Get your Kleenex ready.
The theme of this year’s TCM Classic Film Festival is Moving Pictures and, according to senior vice president of programming Charlie Tabesh, that means movies that make you cry. Speaking at Wednesday’s press conference, Tabesh added that he was particularly looking forward to “The Passion of Joan of Arc” and “Cinema Paradiso.”
Tabesh was joined on the panel by TCM host Ben Mankiewicz, general manager Jennifer Dorian and festival managing director Genevieve McGillicuddy. The fest runs Thursday through Sunday in Hollywood.
While films about religion, sports and animals fit nicely with that emotional theme, film noir doesn’t mesh quite as naturally. But our friends at TCM would never leave noiristas out in the cold.
Fresh from the Film Noir Foundation’s recent Noir City Hollywood is the Foundation’s restoration of the 1956 Argentine noir “Los tallos amargos” (“The Bitter Stems,” 1956, Fernando Ayala). There’s also a screening of 1955’s “Love Me or Leave Me,” a rare gem, directed by Charles Vidor and starring Doris Day as real-life torch singer Ruth Etting, married to a gangster, played by James Cagney.
Director John Berry’s son Dennis Berry is scheduled to attend Friday’s screening of the 1951 film noir “He Ran All the Way,” starring John Garfield as a thief on the run holding Shelley Winters hostage. Dalton Trumbo wrote the script. Another essential noir is “Private Property” (1960, Leslie Stevens), a twisted lust triangle, starring Warren Oates.
On Friday afternoon, photographer and writer Mark Vieira will sign copies of his new book, “Into the Dark: The Hidden World of Film Noir, 1941-1950.”
Friday’s film-noir fare finishes with “Repeat Performance” (1947, Alfred Werker), newly restored by the Film Noir Foundation.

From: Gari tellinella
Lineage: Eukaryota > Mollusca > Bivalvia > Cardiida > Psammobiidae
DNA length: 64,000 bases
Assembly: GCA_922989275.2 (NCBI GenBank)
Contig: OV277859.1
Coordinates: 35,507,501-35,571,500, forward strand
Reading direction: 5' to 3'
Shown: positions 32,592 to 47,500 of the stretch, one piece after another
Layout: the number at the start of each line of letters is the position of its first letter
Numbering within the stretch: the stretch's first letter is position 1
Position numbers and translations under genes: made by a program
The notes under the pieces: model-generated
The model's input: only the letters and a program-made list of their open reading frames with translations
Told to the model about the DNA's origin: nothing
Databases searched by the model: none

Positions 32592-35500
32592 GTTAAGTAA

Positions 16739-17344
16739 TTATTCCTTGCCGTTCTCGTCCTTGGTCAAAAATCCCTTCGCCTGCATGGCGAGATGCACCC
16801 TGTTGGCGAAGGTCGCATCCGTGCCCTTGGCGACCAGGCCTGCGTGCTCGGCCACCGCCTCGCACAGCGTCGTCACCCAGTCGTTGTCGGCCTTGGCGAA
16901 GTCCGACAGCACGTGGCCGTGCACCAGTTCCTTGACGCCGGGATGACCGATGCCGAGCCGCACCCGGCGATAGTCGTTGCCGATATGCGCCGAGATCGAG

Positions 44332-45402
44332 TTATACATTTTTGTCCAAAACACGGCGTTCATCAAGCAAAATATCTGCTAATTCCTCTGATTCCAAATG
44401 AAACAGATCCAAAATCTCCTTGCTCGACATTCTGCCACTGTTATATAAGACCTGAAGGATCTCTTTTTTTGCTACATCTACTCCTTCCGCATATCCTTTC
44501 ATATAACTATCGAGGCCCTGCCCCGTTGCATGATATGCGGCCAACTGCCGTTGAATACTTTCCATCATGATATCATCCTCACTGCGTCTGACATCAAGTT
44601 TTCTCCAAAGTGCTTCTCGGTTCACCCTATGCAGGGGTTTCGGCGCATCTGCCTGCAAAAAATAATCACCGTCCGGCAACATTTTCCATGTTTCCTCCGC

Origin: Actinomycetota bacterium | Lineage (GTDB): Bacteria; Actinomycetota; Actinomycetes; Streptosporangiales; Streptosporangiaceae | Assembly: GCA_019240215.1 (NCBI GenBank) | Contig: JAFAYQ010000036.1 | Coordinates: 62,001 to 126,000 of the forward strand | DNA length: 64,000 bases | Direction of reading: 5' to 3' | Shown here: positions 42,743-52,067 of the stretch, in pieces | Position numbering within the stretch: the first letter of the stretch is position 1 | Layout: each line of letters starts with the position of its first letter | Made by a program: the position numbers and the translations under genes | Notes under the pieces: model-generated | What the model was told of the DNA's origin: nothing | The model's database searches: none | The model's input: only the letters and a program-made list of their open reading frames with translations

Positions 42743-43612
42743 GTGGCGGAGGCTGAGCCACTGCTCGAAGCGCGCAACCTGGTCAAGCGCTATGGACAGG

Noir master Billy Wilder’s “Ace in the Hole” (1951) starring Kirk Douglas and 1982’s noir spoof “Dead Men Don’t Wear Plaid” starring Steve Martin, screen on Saturday. Carl Reiner, who wrote and directed “Dead Men,” will be interviewed after the movie.
Representing the neo-noir contingent is “The Conversation” (1974, Francis Ford Coppola, who will get his star on Hollywood Boulevard during the fest), Milos Forman’s Oscar-winning “One Flew Over the Cuckoo’s Nest” (1975), with Jack Nicholson in one of his finest hours, and “The Long Goodbye” (1973, Robert Altman) in which Elliott Gould brings Raymond Chandler’s Philip Marlowe to life in the ‘70s, as a scruffy loner. Gould will be interviewed at the fest. Jean-Luc Godard’s “Band of Outsiders” (1964), a French New Wave reinterpretation of classic Hollywood crime movies, must not be missed.
John Huston’s “Fat City,” from 1972, screens Sunday. This great, gritty boxing drama stars Stacy Keach and Jeff Bridges.
But perhaps the hottest film-noir ticket is “The Manchurian Candidate” (1962, John Frankenheimer), showing Friday night. Special guests are Angela Lansbury (can’t wait!) and Alec Baldwin.
These are just a few highlights of a festival that is packed with events, discussions and fun things to do. Thanks, TCM, for another great year.
Additionally, TCM is excited to announce the launch of Backlot, the network’s first fan club. Backlot will offer exclusive content, never-before-seen talent interviews, archival videos from the TCM vault, an exclusive TCM podcast, as well as opportunities to win visits to the TCM set, attend meet and greets with TCM hosts and the opportunity to influence programming through online votes. TCM Backlot can be accessed at tcmbacklot.com for an $87 annual fee.
And, coming this fall, TCM is teaming up with Criterion to launch FilmStruck, an art-house lover’s streaming service. Stay tuned for more details.